The first thing that Keaton Jennings did after he was selected as replacement for injured Haseeb Hameed for England’s remaining two Tests against India, was to call up his father father-cum-coach Ray Jennings, the former coach of South Africa national team.
Keaton wanted advice from Ray as he is in line to make this Three Lions debut at the Wankhede Stadium in the fourth Test partnering skipper Alastair Cook.
What Jennings senior, who has a sizeable experience of the Indian playing conditions as a former Royal Challengers coach, said was unexpected.
“He just told me to drink a lot of water and make sure that they are closed bottles. That’s it. He told me to enjoy the process and the culture. I came to India in 2009 for the IPL with my dad as a tourist. It was a very fascinating experience for me,” said Jennings ahead of the fourth Test.
England have to win at Wankhede to keep their hopes to levelling the five-Test series alive.
Jennings, who led the South Africa U-19 while he was in school, took the decision represent England thereafter. He completed his four-year qualification mark this March to be eligible for the national side.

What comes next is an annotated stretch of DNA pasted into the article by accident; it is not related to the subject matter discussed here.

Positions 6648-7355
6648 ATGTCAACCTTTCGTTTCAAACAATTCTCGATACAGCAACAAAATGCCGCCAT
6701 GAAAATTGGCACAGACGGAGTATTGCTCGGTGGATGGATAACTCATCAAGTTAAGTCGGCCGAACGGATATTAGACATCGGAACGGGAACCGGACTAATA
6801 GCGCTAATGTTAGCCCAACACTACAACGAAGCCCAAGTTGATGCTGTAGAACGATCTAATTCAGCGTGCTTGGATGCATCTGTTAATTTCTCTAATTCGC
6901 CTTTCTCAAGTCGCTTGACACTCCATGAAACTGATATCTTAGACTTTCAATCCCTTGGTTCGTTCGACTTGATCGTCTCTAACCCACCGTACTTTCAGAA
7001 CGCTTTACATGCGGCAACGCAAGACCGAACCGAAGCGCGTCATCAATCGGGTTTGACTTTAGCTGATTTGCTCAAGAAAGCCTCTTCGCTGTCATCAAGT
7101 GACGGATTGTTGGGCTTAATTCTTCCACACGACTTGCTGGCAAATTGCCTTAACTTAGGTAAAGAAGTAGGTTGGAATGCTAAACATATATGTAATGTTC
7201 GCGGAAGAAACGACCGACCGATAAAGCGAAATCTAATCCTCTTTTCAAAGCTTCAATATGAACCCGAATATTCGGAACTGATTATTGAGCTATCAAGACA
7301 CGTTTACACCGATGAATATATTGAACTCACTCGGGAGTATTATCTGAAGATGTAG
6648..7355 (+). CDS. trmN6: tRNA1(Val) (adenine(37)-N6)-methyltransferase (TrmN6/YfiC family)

Keaton says his experience has been very pleasant despite his Proteas accent. “The decision to move to the UK was a slow one. I just started feeling very welcoming and comfortable with time. I feel very English as well despite accent,” Jennings laughed.
“I guess the more time you spent, the more local you become. I am blessed that they (England) have been very welcoming.
“Last 12 hours have been almost unreal. It was satisfying to know my teammates,” said Jennings, who had a terrific campaign with Durham where he scored 1548 runs and slammed Seven tons.
Alastair Cook would look up to Jennings to provide same solidity as Hameed brought in at the top. “I won’t try to change anything. I will play positively if the ball is in my area. Pressure is a privilege as my dad always says,” said Jennings.